Lack of skills are hurting firms

View Article

A lack of individuals with the right skills and experience is holding back businesses in Yorkshire. In some cases, companies are turning down work because they do not have sufficient staffing levels to fulfil contracts or meet supply demands.

This can be seen across all industry sectors, while the recent chaos at some UK airports demonstrates how the pandemic and Brexit may have made matters worse.

In the IoD’s exclusive Directors’ Economic Confidence Index, which measured business leader optimism in prospects for the UK economy in May 2022, 36% of respondents highlighted skills short ages or employee skills gaps as a factor that is having a negative impact on their organisation.

Concerns over identifying and securing the right staff are not new but the current situation is worrying because companies are being held back from fulfilling their growth potential at a time when they are also facing a host of other challenges including rising energy and raw material costs and a new relationship with the European Union.

In my role as the IoD Policy and Governance Ambassador for North Yorkshire, I regularly meet with business leaders. Their frustration on the issue of people and skills is clear.

In Leeds, a city that provides safe harbour to professional services firms, there is a distinct war for talent for “rainmakers” and execution staff. The legal and accountancy professions are both suffering.

Northern manufacturing companies are finding it challenging to secure talented staff. At a time where fragility of global supply chains has been exposed, there are increasing calls to re-shore high quality manufacturing in the UK.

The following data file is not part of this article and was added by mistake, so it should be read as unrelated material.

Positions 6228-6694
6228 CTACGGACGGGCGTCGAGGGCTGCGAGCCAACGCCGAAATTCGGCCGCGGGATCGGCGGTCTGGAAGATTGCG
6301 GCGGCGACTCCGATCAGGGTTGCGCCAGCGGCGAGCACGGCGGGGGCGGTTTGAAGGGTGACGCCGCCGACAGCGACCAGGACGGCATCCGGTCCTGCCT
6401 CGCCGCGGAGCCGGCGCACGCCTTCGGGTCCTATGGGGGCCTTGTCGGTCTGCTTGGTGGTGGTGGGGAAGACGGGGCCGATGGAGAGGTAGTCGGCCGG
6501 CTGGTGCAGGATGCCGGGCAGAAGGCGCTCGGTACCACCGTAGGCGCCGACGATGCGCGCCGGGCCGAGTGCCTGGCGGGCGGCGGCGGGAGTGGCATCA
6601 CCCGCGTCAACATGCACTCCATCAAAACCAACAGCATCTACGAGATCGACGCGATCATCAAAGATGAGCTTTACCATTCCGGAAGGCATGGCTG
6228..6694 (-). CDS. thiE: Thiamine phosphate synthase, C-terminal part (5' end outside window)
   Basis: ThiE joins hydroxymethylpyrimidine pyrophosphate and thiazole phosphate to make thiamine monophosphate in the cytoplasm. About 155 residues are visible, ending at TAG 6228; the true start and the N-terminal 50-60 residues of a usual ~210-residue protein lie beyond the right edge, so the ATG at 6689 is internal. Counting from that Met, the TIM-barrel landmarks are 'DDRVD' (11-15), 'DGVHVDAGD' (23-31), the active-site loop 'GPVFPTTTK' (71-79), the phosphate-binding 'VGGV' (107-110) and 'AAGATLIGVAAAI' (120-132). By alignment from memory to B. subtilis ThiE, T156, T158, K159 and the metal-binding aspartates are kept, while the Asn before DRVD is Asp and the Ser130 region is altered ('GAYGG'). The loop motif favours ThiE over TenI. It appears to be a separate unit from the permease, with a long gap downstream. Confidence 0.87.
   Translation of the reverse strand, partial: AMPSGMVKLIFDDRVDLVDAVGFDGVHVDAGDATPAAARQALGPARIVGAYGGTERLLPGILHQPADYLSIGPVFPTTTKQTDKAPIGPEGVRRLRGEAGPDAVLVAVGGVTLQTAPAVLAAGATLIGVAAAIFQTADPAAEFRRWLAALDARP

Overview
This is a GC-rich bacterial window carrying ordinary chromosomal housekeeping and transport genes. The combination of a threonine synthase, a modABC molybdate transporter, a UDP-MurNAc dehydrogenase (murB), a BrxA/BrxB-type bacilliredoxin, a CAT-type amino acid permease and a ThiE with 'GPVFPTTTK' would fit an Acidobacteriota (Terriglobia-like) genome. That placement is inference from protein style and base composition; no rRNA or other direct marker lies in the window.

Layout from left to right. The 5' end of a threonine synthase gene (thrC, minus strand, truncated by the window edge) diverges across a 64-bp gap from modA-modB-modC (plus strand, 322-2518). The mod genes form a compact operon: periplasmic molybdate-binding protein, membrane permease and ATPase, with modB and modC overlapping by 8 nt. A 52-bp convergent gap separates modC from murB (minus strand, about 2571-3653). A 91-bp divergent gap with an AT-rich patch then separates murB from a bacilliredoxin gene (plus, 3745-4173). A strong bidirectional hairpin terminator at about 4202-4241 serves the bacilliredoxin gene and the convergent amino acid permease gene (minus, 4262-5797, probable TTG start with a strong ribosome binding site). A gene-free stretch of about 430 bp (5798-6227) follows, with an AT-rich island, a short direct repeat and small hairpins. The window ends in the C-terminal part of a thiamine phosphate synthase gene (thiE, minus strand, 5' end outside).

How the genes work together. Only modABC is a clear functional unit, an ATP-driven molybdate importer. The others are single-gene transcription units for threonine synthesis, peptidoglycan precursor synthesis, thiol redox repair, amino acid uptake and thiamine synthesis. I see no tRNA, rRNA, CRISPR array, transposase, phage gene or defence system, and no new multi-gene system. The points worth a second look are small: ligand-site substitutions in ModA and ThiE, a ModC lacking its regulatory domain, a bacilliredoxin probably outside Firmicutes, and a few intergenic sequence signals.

Yorkshire and the North, with a proud historical reputation for manufacturing, should be an obvious benefactor of re-shoring. The lack of talent available for such roles may ultimately stymie the region from capitalising on future opportunities.

York, my hometown, has long been a beacon for tourism. Regrettably, the issue of limited human resources stretches the hospitality and F&B sectors so critical to a successful tourist sector.

In a tight labour market, the natural force of supply and demand economics rears its ugly head. Facing a barrage of increased costs, a hike in labour costs may well be the final straw for many in hospitality and F&B.

As an organisation, the IoD listens to our members and speaks out on their behalf to policy makers.

There are clearly longer-term issues to be addressed around the relationship between business, education and training providers but there are short-term policy changes that could make a difference, especially around retraining.

In March, the IoD wrote to the Chancellor urging him to push ahead with tax incentives for workplace training and reforming the apprenticeship levy, citing clear market failure” in upskilling staff to meet national skills shortage priorities.

At the time, 40% of IoD members consistently cited this as exerting a negative effect on their organisation. Many businesses attribute worker shortages to the UK’s long-term skills gap, whilst others have started to struggle due to a lack of potential workers from the EU.

Calling for a range of measures to be introduced, we highlighted how firms had insufficient incentive to invest in upskilling their staff in areas where the national need is clear.

The Government said it will consider whether further intervention is needed to encourage employers to offer high-quality employee training.

There are early signs that more people are now being tempted to re-join the labour market, having slipped into inactivity during the pandemic. If this trend continues, it should help to make future vacancies easier to fill.

Enquire Here